In four July starts, O’Grady had a 3.68 ERA in 22 innings. He allowed three or fewer runs in every start, though only his last one, on July 27, lasted more than 5 1/3 innings. His peripherals weren’t great: 1.8 K/BB, 28 percent ground balls, 17 percent chase rate (actually, saying those weren’t great is pretty generous). But his 22 innings were the second-most in the month among Full Vogelsong qualifiers (yes, I know, cracking the Marlins' rotation isn’t exactly a high bar). His 7.59 DRA is not optimistic about his future, but his past, for at least the 31 days of July, was good enough.
JULY LINEOUT VOGELSONG PLAYER OF THE MONTH: Paul DeJong, St. Louis Cardinals. When the clock struck midnight and 2016 Lineout Vogelsong Hitter of the Year Aledmys Diaz turned back into a pumpkin, DeJong took over shortstop for the Cardinals in late June. In the Annual we wrote, “Illinois State product Paul DeJong has soft hands and obvious thunder in his bat, but his strikeout rate spiked in his first taste of the high minors. The Cardinals have been working him out at shortstop to add positional flexibility.”
The shortstop thing worked, as he’s generated 3.0 FRAA in 53 games in the majors. He hit .298/.347/.638 in July, and while he struck out in 30 percent of his plate appearances, he was tied for third in the National League for home runs in the month, with eight, trailing only Giancarlo Stanton and Bryce Harper. (If you want to read that sentence again, go ahead. I’ll wait.) Unsurprisingly, his home run rate in the majors (one per 13.9 at-bats) far exceeds his average over 246 minor-league games (one per 21.1 at-bats).
JULY LINEOUT VOGELSONG PITCHER OF THE MONTH: Anthony Swarzak, Chicago White Sox-Milwaukee Brewers. OMG THEY TRADED A VOGELSONG AWARD WINNER! Swarzak was sent to the Brewers as part of the White Sox teardown on July 26. We covered it here, and Nick Schaefer noted, “Swarzak is throwing harder than ever, averaging 95 mph on his heater and reaching back for 97 as needed.”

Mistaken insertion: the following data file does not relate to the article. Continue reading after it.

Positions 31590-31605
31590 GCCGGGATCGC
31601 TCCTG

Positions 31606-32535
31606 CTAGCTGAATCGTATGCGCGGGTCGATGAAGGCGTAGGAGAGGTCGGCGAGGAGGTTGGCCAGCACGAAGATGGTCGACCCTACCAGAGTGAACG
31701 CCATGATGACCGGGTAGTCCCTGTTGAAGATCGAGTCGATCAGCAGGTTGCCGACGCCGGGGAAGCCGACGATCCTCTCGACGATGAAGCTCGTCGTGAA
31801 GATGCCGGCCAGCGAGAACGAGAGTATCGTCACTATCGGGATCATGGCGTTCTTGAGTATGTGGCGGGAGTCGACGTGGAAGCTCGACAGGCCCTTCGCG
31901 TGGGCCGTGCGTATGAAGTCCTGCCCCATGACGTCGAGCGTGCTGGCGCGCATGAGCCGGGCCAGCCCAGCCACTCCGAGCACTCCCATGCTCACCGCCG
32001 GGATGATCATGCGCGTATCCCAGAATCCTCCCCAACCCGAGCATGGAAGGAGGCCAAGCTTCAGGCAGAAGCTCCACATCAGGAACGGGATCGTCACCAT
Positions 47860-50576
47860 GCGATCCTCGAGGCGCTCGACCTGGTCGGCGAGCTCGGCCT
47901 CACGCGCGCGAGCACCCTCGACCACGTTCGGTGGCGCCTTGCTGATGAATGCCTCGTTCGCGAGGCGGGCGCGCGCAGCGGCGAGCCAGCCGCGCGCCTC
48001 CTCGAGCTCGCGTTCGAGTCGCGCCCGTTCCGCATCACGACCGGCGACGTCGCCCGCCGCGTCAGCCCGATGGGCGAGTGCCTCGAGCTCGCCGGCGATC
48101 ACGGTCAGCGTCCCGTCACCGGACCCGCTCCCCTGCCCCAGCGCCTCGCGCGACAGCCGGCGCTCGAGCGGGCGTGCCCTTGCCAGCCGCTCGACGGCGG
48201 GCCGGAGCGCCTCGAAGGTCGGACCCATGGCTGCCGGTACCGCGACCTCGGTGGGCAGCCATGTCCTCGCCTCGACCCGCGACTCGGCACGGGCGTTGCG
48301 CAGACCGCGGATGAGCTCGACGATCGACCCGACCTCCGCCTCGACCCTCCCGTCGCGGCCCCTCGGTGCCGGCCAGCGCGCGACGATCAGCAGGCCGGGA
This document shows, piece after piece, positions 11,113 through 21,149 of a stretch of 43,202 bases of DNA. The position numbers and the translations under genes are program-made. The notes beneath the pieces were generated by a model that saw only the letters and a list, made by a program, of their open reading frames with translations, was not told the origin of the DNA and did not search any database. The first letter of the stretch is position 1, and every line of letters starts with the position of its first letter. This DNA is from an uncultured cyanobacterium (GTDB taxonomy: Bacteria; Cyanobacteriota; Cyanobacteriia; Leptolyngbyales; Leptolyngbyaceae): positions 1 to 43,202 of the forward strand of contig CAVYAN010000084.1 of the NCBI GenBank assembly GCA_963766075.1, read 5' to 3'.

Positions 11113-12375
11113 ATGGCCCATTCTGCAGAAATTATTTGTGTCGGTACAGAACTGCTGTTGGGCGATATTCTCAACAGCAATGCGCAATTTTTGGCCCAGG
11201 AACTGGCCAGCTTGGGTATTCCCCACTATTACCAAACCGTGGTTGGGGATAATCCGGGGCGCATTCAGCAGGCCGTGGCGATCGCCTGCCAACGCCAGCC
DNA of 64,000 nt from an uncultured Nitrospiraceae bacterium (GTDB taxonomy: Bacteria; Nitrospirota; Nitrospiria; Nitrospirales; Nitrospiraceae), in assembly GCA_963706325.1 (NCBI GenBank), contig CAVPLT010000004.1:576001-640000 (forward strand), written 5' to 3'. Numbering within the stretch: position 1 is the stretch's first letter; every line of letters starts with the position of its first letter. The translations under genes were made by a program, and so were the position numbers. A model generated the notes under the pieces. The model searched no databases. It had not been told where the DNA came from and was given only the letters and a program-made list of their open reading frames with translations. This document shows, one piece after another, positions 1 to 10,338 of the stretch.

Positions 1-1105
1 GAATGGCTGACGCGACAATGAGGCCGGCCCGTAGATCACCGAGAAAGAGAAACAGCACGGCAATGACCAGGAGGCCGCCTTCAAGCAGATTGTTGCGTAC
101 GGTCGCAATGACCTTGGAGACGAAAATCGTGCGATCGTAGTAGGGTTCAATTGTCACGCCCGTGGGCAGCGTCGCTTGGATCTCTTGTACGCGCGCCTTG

That was reflected in his July, when in 14 innings spread over 11 games he struck out nearly a third of the batters he faced while walking only seven percent. He’s unlikely to repeat his .258 BABIP allowed and 100 percent strand rate during the month, and he allows a lot of balls in the air (73 percent of batted balls in July), but they all contributed to a stellar 1.29 ERA. What’s more, he did it in high-pressure situations. The average leverage index in the games he entered in July was 2.55, second only to Sam Dyson’s 2.56 among the 284 pitchers with 10 or more innings in the month. Presumably, he’ll experience more leverage with the fighting-for-the-Wild-Card Brewers than the fighting-for-the-top-draft-pick White Sox.
His Lineout in the Annual says, “For three games, Anthony Swarzak was a revelation. Then, he returned to mediocrity. BP writer Kenny Ducey will always remember him saying Gary Sanchez was ‘real good’ the day before his call-up. Maybe he's still a revelation.” The only time Swarzak faced Sanchez was on June 29, when he yielded a single. He didn’t face the Yankees in July, helping preserve his sparkling record.
Congratulations to our winners! They can preorder next year’s Annual, in which they are virtually certain to be mentioned, after the season ends.